After teaching for three years in the UK, I decided to emigrate to Florida to live with my family who had emigrated about 10 years previously.

Teaching in Florida

I arrived in Florida fully aware that I needed to give my British qualifications an American equivalent. I quickly learned that I would have more on my plate than simply remembering to omit ‘u’ in lots of words or substitute ‘s’ for ‘z’. I began studying for my elementary exams; 5 hours of multiple choice questions taken in a cubicle, which I can only liken to being a laboratory rat. Only one 20 minute break was allotted throughout the entire exam, something, which, now, I should have probably realised was indicative for how the school system is run.

Like all careers, it is all about networking, and despite failing an aspect of the exam, I stumbled across a job in a charter school within my county. I was ecstatic – everything was falling into place! I arrived at school after getting fingerprints taken expecting an induction, but, instead, I was thrown into my new classroom midway through a Math lesson and thrust a textbook. From that moment until Veteran’s day, it was relentless. I was given ad-hoc advice on what to do, but, ultimately, it amounted to ‘follow the pacing guide’ and ‘teach from the textbook’. Each lesson followed the exact same format, dictated by the ‘drop down’ selection boxes on the planning sheets.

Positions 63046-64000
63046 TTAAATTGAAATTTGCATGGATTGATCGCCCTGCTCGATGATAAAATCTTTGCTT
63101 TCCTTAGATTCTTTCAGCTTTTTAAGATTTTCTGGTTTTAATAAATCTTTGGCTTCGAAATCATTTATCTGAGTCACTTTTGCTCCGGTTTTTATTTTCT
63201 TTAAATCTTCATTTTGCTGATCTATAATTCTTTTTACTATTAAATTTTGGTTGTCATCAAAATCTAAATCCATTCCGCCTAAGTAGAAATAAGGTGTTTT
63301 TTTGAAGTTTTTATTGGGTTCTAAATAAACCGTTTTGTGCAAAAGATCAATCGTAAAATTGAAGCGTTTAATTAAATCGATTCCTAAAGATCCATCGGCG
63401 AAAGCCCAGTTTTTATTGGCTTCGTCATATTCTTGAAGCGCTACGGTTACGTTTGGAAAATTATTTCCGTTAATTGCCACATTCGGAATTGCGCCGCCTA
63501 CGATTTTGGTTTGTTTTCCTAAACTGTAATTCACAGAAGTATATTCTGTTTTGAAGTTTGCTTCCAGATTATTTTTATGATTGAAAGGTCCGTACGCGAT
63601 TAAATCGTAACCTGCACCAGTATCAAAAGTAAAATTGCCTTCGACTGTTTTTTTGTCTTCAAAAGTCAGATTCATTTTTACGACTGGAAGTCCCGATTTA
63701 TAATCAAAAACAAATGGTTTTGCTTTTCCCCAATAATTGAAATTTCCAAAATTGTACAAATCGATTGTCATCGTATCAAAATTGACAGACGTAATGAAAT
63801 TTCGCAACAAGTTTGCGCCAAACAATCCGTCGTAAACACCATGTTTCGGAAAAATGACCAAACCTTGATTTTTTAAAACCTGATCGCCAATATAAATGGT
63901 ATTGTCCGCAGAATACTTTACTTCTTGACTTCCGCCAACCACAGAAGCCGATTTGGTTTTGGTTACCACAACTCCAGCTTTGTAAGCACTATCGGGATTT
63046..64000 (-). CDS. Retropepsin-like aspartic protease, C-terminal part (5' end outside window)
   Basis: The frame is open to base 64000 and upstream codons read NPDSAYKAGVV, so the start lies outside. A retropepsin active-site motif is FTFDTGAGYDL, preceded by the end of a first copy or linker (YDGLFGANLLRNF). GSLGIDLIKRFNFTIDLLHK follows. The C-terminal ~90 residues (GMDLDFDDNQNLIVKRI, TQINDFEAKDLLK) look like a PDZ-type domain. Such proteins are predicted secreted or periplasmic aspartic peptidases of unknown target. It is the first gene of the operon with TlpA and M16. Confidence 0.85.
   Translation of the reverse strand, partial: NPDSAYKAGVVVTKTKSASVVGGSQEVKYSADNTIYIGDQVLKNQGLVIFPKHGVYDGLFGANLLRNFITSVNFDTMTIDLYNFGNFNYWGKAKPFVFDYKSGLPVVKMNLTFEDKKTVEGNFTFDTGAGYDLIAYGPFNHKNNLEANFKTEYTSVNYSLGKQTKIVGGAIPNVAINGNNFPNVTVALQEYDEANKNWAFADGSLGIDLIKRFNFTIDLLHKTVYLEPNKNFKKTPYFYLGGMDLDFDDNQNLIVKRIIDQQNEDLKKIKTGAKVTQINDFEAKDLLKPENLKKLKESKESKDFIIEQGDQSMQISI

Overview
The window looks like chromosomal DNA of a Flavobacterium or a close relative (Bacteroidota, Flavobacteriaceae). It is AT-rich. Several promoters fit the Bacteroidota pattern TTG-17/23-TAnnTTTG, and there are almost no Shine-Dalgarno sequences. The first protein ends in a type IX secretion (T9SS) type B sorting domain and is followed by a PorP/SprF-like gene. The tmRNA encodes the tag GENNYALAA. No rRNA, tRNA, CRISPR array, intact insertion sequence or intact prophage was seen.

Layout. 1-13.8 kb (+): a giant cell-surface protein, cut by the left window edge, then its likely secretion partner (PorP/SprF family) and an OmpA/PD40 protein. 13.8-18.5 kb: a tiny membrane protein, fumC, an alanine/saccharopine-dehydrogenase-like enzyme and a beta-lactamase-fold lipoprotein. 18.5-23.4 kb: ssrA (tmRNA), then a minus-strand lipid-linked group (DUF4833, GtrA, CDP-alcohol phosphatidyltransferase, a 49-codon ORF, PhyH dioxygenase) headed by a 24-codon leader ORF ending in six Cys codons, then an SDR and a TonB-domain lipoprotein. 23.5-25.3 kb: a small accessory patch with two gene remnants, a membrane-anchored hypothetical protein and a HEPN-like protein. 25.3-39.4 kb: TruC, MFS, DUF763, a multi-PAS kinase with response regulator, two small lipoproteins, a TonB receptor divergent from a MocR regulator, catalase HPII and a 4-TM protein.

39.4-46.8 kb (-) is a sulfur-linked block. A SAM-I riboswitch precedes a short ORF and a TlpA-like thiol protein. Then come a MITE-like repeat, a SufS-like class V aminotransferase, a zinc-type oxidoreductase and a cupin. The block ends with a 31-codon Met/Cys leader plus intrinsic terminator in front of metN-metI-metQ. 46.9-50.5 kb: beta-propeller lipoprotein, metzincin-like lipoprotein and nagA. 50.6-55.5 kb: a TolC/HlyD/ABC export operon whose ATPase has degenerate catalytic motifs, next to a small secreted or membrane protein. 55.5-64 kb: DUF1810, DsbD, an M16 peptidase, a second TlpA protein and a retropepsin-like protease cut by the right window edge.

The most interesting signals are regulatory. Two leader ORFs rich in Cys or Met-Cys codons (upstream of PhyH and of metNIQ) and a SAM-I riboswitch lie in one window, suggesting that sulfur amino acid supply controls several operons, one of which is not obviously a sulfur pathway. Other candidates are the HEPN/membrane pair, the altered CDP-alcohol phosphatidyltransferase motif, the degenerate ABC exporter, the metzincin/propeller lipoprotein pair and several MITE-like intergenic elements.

The aspect I found the hardest was that the children were afraid of creativity. Any time I set a task, I was indundated with numerous questions from the children who wanted complete structure. I felt deflated. Not only was my teaching style having to be adapted to drop down boxes, the children only wanted lessons that could easily be assigned a percentage outcome to. Whoever thought that qualitative data could be analysed with a percentage? I started off ‘grading’ work by how I knew…detailed written feedback, editing work and setting targets; the time consuming, but effective method I had been so accustomed to in Wales. I proudly returned the work to the children only to be immediately asked “Where’s my grade?” They were not accustomed to receiving work back that didn’t sort them into groups of ‘A grade’ students and ‘B grade’ students. Moreover, the targets I had set the children were not well received. They saw this as a sign of weakness. They were so used to receiving ‘100%’ on their work that the prospect that their work was not perfect was a lot to handle. Perfect work? Surely this goes against everything a teacher wants? I mean, yes, I want great work, but I don’t want tick sheet perfect. I want some personality, flair and creativity. The focus is on gaining of knowledge and it is this knowledge which is seen as synonymous with intelligence.